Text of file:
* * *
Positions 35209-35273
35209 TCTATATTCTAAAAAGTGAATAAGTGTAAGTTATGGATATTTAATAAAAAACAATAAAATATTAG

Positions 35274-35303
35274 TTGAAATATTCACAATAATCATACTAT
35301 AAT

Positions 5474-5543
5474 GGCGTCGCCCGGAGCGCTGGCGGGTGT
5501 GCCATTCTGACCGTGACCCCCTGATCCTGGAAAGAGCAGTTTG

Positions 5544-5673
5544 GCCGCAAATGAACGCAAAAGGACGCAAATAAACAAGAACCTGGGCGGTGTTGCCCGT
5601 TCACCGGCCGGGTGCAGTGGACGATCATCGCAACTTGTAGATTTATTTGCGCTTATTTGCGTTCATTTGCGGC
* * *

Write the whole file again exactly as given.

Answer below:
Positions 35209-35273
35209 TCTATATTCTAAAAAGTGAATAAGTGTAAGTTATGGATATTTAATAAAAAACAATAAAATATTAG

Positions 35274-35303
35274 TTGAAATATTCACAATAATCATACTAT
35301 AAT

Positions 5474-5543
5474 GGCGTCGCCCGGAGCGCTGGCGGGTGT
5501 GCCATTCTGACCGTGACCCCCTGATCCTGGAAAGAGCAGTTTG

Positions 5544-5673
5544 GCCGCAAATGAACGCAAAAGGACGCAAATAAACAAGAACCTGGGCGGTGTTGCCCGT
5601 TCACCGGCCGGGTGCAGTGGACGATCATCGCAACTTGTAGATTTATTTGCGCTTATTTGCGTTCATTTGCGGC